This study explores motivations, job satisfaction, and overall perceived occupational mobility for African immigrants working in low-wage direct health care occupations. The study uses qualitative semi-structured interviews with a sample of thirty African immigrant workers in the greater Pittsburgh metropolitan area. Results show that four major themes captured the motivations of interviewees for doing direct care work: passion for care work, quick money, easily obtained employment, and direct care work as a pathway to other health occupations. The majority of the interviewees were satisfied with their jobs, yet almost all of them saw their occupations as temporary or transitional employment. Most of the interviewees also saw their jobs as lacking occupational mobility. In light of the increased national demand for direct care workers, the growing numbers of immigrants in the direct care labor force, and the high turnover and low retention rates of direct care workers overall, the study suggests that more must be done to make direct care work attractive and rewarding for African immigrant workers.
This is a preview of subscription content, access via your institution.
Buy single article
Instant access to the full article PDF.
Price excludes VAT (USA)
Tax calculation will be finalised during checkout.
Bureau of Labor Statistics. Occupational Outlook Handbook 2012–13.
Khatutsky G, Wiener J, Anderson W, Akhmerova V, Jessup EA, Squillace M. Understanding direct care workers. Washington, DC: U.S. Department of Health and Human Services; 2011.
US Census Bureau. Current Population Survey, March 2014 supplement.
Stone R. The direct care worker: the third rail of home care policy. Annu Rev Public Health. 2004;25:521–37.
Mittal V, Rosen J, Leana C. A dual-driver model of retention and turnover in the direct care workforce. Gerontologist. 2009;49(5):623–34.
American Health Care Association. Report of findings, 2007 AHCA Survey, nursing staff vacancy and turnover in nursing facilities; 2008.
Paraprofessional Healthcare Institute. Workforce Strategies No. 3; 2005. http://phinational.org/research-reports/role-training-improving-recruitment-and-retention-direct-care-workers-long-term.
US Census Bureau: Poverty Thresholds 2014.
Bureau of Labor Statistics. National occupational employment and wage estimates. 2014.
Committee on the Future Health Care Workforce for Older Americans, Institute of Medicine: Retooling for an Aging America. Building the health care workforce. Washington, DC: National Academies Press; 2008.
Chou R, Robert S. Workplace support, role overload, and job satisfaction of direct care workers in assisted living. J Health Soc Behav. 2008;49(2):208–22.
Chou R. Resident-centered job satisfaction and turnover intent among direct care workers in assisted living: a mixed-methods study. Res Aging. 2012;34(3):337–64.
Barry TT, Brannon D, Mor V. Nurse aide empowerment strategies and staff stability: effects on nursing home resident outcomes. Gerontologist. 2005;45(3):309–17.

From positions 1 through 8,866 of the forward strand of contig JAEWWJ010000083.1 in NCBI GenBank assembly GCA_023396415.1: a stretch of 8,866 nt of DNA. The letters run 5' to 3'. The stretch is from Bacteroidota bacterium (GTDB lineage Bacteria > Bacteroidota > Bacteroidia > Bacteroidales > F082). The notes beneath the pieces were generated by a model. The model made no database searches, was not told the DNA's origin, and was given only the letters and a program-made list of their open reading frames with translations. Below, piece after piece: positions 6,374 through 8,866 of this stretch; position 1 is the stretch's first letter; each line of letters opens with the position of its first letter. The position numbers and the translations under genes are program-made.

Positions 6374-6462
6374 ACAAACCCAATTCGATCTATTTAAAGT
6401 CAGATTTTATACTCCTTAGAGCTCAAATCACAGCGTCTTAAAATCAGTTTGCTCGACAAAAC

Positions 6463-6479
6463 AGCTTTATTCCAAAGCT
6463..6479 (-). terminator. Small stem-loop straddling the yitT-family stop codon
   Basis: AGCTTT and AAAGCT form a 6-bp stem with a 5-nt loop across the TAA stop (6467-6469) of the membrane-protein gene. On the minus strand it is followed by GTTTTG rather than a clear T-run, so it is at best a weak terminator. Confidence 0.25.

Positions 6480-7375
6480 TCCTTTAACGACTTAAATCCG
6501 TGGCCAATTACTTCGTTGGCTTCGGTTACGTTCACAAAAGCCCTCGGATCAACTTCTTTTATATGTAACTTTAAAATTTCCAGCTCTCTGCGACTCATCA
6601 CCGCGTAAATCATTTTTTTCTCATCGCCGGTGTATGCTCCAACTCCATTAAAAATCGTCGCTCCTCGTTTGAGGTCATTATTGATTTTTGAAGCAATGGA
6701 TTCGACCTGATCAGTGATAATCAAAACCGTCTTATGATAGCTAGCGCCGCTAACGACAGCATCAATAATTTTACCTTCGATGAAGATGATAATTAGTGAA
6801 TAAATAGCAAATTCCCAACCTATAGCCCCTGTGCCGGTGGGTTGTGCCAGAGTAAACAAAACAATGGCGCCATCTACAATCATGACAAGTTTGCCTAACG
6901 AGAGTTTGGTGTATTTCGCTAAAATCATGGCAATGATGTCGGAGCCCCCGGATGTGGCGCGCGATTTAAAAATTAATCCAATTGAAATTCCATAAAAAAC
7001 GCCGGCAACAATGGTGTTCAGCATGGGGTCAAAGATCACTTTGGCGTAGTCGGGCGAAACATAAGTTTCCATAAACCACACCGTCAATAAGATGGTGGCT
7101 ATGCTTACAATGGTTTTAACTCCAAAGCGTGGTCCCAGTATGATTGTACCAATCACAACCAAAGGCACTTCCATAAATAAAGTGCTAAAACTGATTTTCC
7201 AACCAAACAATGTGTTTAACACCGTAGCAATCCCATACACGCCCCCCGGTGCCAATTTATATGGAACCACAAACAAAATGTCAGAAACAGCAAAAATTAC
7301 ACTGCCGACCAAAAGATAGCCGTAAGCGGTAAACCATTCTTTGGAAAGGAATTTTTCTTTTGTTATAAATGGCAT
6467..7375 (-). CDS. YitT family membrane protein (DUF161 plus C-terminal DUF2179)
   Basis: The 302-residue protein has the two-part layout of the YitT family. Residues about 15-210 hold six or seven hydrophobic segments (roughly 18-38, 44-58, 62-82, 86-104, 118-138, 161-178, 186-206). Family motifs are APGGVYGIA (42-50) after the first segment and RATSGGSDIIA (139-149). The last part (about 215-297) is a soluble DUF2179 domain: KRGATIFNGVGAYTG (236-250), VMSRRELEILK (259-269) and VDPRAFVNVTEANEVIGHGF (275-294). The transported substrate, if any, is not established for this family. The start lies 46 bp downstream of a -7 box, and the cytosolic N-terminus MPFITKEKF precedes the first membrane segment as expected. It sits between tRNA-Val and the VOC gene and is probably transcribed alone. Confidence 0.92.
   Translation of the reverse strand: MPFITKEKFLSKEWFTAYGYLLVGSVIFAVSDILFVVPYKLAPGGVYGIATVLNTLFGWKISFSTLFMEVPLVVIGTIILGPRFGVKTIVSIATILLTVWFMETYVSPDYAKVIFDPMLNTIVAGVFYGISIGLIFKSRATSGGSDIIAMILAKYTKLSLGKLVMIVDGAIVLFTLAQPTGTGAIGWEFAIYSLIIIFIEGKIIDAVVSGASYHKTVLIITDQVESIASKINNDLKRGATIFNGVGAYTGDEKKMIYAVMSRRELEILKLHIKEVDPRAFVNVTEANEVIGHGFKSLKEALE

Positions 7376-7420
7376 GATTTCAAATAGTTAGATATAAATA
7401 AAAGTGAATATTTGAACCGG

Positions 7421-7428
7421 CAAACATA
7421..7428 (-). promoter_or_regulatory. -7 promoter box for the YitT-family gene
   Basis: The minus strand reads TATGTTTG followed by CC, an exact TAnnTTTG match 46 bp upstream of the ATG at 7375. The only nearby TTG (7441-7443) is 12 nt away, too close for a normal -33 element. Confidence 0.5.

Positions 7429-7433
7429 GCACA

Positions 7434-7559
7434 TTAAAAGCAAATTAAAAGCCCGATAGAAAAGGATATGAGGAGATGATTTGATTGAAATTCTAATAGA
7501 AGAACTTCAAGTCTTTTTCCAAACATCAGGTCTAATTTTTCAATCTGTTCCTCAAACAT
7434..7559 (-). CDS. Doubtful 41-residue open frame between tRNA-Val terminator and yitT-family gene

Bowers BJ, Esmond S, Jacobson N. The relationship between staffing and quality in long-term care facilities: exploring the views of nurse aides. J Nurs Care Qual. 2000;14(4):55–64.
McCabe K. US in focus: foreign-born health care workers in the United States. Migration Information Source: Migration Policy Institute; 2012.
Lowell B, Martin S, Stone R. Ageing and care giving in the United States: policy contexts and the immigrant workforce. J Popul Ageing. 2010;3(1–2):59–82.
Elo IT, Frankenberg E, Gansey R, Thomas D. Africans in the labor market. Demography. 2015;52:1513–42.
Hurtado DA, Sabbath EL, Ertel KA, Buxton OM, Berkman LF. Racial disparities in job strain among American and immigrant long-term care workers. Int Nurs Rev. 2012;59:237–44.
Creese G, Wiebe Brandy. ‘Survival employment’: gender and deskilling among African immigrants in Canada. Int Migr. 2009;50(5):56–76.
Dovlo D. Migration of nurses from Sub-Saharan Africa: a review of issues and challenges. Health Serv Res. 2007;42(3):1373–88.
Johnson J. Stopping Africa’s medical brain drain: the rich countries of the north must stop looting doctors and nurses from developing countries. BMJ (Clin Res Ed). 2005;331(7507):2–3.
Showers F: Nursing the nation: globalization, gender, race, state and African immigrant women in health care work in the United States of America. Dissertation. Syracuse University; 2013.
American Community Survey. 2013 one-year estimates.
Bernard R. Social research methods: qualitative and quantitative approaches. Thousand Oaks: Sage; 2012.
Thomas K. Racial and ethnic disparities in education-occupation mismatch status among immigrants in South Africa and the United States. Int Migr Integr. 2010;11:383–401.
CDC. National Center for Health Statistics: National Nursing Assistant Survey, 2004–2005, Table 2.
This study was funded by a 2013–2014 Small Grant from the Center for Poverty Research at the University of California, Davis.
Rights and permissions
About this article
Cite this article
Covington-Ward, Y. African Immigrants in Low-Wage Direct Health Care: Motivations, Job Satisfaction, and Occupational Mobility. J Immigrant Minority Health 19, 709–715 (2017). https://doi.org/10.1007/s10903-016-0400-8
- Direct care
- Nursing aides
- Home health aides